- JohannaN: beautiful jewellery with a story (30 Sep 14)
Andersonville’s iconic “Dala horse” has returned to the neighborhood after a yearlong hiatus and a complete restoration, according to the Swedish American Museum.
A Dala horse is a carved and painted wooden horse statuette that has become a symbol of Sweden.
In Andersonville, which has roots as a small Swedish enclave, a Dala horse sat at Clark Street and Farragut Avenue from 2005 until February 2013, when it was taken to a shop that specializes in renovating colorful statues, according to the museum at 5211 N. Clark St.
Few symbols of Sweden are more famous than the painted wooden Dala horses from the province of Dalarna, in the Swedish heartland. People have been carving wooden horses as toys and decorative items for hundreds of years, but it was in the early 1800s that the Dala horse began to take its classic shape, with bright colors and painted flowers. The production of Dala horses was localized to four villages outside Mora, especially the small community of Nusnäs, where they are still produced today. In 1939, the Dala horse gained worldwide recognition after a giant version was placed outside the Swedish pavilion at the World’s Fair in New York. The following year, 20,000 Dala horses were produced for shipment to New York.
The Olsson brothers of Nusnäs began carving horses as a way to help supplement their family’s income. Eldest brother Grannas Anders began producing Dala horses in 1922, aged 26, along with other items that he sold through traveling salesmen. Younger brothers Nils and Jannes would help out by carving horses after school. In 1928, when Nils was 15 and Jannes 13, they started a small factory, taking out a loan in order to buy a saw. The risk paid off, and the descendants of the Olsson brothers are still making Dala horses in Nusnäs nearly a century later.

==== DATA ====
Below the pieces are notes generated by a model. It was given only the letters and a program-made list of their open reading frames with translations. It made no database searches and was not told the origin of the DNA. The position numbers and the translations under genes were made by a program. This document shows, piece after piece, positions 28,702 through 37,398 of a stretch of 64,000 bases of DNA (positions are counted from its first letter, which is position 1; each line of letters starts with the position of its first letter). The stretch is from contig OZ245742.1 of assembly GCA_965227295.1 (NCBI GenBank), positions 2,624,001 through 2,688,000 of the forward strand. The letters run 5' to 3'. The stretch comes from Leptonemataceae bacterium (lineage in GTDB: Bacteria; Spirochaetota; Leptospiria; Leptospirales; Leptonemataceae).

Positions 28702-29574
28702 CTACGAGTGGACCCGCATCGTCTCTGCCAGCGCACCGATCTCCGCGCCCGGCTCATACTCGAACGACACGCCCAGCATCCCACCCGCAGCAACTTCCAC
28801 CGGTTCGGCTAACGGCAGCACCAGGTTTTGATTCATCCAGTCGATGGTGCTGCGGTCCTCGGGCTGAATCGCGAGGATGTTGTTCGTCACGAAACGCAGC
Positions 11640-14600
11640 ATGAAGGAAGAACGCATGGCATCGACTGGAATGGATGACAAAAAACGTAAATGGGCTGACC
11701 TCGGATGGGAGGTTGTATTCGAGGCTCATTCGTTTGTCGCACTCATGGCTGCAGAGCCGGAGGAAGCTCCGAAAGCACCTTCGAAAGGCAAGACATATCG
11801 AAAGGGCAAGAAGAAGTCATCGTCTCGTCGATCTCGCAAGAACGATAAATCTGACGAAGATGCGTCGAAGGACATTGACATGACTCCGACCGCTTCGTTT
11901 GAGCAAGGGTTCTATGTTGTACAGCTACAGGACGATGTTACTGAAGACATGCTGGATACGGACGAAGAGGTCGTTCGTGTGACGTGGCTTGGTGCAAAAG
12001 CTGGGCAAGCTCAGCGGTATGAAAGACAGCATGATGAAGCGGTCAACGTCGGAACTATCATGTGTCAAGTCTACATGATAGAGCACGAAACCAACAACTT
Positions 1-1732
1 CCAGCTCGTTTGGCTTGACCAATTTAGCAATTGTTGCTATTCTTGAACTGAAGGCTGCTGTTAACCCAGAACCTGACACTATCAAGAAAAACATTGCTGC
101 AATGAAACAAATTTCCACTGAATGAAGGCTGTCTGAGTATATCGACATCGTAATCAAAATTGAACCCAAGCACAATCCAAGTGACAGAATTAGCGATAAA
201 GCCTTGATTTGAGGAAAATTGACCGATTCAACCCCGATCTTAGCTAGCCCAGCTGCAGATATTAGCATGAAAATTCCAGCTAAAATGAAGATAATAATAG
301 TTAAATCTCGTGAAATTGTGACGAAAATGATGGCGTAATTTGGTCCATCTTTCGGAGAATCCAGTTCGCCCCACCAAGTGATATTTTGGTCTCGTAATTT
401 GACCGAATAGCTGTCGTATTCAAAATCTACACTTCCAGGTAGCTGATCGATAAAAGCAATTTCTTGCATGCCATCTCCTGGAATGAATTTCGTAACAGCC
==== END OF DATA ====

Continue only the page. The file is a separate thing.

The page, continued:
Visitors to Dalarna can visit the Olsson brothers’ factories and see Dala horses being produced. Grannas A. Olsson and Nils Olsson Hemslöjd are located adjacent to one another in Nusnäs, about 10 kilometers (6.2 miles) outside Mora.
An 8-year-old Gladstone, Mo., boy stared bug-eyed at Shirley Malm as she painted Dala horses at Hemslöjd one Saturday afternoon.
Malm was told the boy was so infatuated by the sight that he insisted on spending money given to him by his great-grandmother for Christmas to buy a $20 kit in Kansas City so he could paint the wooden Dala horse given to him.
With the help of his grandfather and uncle, several Dala horses were cut out of wood so the boy was able to fulfill his desire to paint the Swedish ornaments.
When buying a horse trailer, the general mistake most people make is that they go for the flashy designs and sleek looks of the trailer. But this is definitely the worst way to shop for this. After all, it is not you that is going to be transported in the horse trailer―it is the horse. That is the reason why the choice of the horse trailer must always be done from the point of view of the horse, and not the person who is buying it.
Why is buying the right kind of horse trailer important? These are the obvious benefits:
The right kind and size will ensure that your horse is comfortable during the journey. It will ensure that the horse does not suffer from shipping sickness. Horses, being animals of the wild, are prone to be uncomfortable in closed spaces, and fever, colic, dehydration, and stress are only few of the sicknesses that the horse can be saddled with (no pun intended).
If you are using the horses for a competition or a show event, then you have to take extra care during the shipping. Horses transported in the wrong kinds of trailers will be quite uncomfortable during the journey, and hence will not be able to perform well.
Then, of course, you have to be careful of your horses on humanitarian (animalitarian) grounds. Horses are fine creatures, and they are very loving to their masters. Just for the sake of keeping these excellent creatures happy, we need to invest in good trailers for them.